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Apple Document Production Failure a Mistake, Lawyer Says

Apple Inc.’s failure to produce e-mails from Steve Jobs and other senior executives in violation of a court order in a privacy lawsuit was a “mistake,” a lawyer for the company told a judge.

Attorney Ashlie Beringer made the admission in a hearing today before U.S. Magistrate Judge Paul S. Grewal in San Jose, California, in a lawsuit alleging the company collected data on the geographical locations of customers through applications on mobile devices including iPhones and iPads even after they said they didn’t want to share the information.

Beringer said she and her team of lawyers reviewed more than 8,000 e-mails over the weekend and determined that it should turn over messages involving Apple’s late co-founder Jobs, marketing chief Phil Schiller and former mobile software head Scott Forstall, among others.

“If you’re not a hide-the-ball kind of person and your client isn’t a hide-the-ball company, why are we sitting here in March talking about compliance” with a November court order? Grewal asked Beringer.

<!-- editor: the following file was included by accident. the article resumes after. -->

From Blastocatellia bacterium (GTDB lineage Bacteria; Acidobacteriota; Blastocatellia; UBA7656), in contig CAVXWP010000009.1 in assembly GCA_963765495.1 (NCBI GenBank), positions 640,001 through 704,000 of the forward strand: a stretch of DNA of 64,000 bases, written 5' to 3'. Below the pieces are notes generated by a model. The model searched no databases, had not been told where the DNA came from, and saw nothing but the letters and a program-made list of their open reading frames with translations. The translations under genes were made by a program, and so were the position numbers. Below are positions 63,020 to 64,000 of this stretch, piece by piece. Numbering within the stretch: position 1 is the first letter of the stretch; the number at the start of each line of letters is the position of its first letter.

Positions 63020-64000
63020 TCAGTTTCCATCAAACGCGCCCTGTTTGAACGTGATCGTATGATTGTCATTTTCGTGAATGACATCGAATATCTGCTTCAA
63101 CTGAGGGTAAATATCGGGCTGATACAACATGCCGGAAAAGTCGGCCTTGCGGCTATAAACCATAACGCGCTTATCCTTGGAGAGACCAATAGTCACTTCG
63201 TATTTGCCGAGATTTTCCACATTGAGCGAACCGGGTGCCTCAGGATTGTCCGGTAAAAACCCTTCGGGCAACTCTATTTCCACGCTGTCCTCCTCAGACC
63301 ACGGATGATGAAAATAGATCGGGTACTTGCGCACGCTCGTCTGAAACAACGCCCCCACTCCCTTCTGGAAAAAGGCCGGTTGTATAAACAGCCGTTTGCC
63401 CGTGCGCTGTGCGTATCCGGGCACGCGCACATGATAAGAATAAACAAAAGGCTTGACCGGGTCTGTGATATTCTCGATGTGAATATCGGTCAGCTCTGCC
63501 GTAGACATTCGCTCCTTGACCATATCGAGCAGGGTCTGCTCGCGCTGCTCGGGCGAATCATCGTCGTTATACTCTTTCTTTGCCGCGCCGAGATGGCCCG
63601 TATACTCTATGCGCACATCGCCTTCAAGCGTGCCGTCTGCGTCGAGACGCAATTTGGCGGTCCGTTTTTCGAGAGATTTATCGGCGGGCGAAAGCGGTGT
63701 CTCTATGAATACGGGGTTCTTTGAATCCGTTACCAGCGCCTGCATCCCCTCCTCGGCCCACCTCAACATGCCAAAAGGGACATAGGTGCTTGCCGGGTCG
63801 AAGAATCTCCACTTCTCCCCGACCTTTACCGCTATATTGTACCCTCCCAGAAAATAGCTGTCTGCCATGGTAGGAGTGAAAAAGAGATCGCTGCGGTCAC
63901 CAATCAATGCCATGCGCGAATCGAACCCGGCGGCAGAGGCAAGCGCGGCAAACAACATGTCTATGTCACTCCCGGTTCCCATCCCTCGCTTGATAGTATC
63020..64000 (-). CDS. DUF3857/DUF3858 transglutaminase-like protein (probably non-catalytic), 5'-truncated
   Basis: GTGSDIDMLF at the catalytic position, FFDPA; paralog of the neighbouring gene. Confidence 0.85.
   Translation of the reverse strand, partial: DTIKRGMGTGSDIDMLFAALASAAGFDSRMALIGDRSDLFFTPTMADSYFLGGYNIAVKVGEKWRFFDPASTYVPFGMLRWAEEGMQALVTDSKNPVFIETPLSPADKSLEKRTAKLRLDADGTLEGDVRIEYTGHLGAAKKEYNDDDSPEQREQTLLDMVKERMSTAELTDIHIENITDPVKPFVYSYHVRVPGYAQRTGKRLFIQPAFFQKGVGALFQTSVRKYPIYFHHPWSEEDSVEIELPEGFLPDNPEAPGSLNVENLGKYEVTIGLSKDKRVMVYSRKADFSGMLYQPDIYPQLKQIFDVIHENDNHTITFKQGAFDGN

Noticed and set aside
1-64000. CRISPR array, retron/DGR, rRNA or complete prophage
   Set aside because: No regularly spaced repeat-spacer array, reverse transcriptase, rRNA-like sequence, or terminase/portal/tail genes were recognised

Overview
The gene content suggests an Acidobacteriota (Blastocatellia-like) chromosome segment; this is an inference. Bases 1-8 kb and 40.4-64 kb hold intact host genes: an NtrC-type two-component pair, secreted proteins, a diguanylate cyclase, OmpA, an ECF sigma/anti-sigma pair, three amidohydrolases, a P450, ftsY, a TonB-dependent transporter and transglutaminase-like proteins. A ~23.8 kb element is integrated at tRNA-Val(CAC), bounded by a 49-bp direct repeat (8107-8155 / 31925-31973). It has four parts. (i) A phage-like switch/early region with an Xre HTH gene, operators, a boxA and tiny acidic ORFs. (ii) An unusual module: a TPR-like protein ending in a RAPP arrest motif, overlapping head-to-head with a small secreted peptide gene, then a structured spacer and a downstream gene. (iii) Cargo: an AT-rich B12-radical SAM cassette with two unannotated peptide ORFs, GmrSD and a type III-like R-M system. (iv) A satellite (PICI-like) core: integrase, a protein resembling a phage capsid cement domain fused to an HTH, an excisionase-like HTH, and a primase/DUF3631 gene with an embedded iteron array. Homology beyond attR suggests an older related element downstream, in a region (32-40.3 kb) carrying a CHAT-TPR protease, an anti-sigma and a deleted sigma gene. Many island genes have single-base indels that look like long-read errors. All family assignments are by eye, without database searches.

The judge cut Beringer off when she began explaining that lawyers initially made a “reasonable and diligent” effort to comply with his order governing the exchange of information.

‘Lawyer Answer’

“I don’t want a lawyer answer, I want a person answer,” Grewal said, demanding to know why e-mails of the senior executives weren’t searched “months ago.”

“It was a mistake your honor,” Beringer said, adding that Apple will fulfill the information request within two weeks. Previous searches for documents focused on the “technical aspects” of Apple’s location services functions at issue in the case, she said.

Beringer also told the court that she thought six of 18 documents the company is relying on to dismiss the case -- early versions of Apple’s iTunes Terms & Conditions -- had been previously turned over to plaintiffs’ lawyers. The remaining 12 were produced, or weren’t Apple documents, Beringer said.

Apple argues plaintiffs’ request for class-action status should be denied because they haven’t shown that any users had personal information collected without their consent, and as a result, can’t show they suffered any harm, according to a court filing.

The case is In re Apple Inc. iPhone/iPad Application Consumer Privacy Litigation, 11-md-02250, U.S. District Court, Northern District of California (San Jose).

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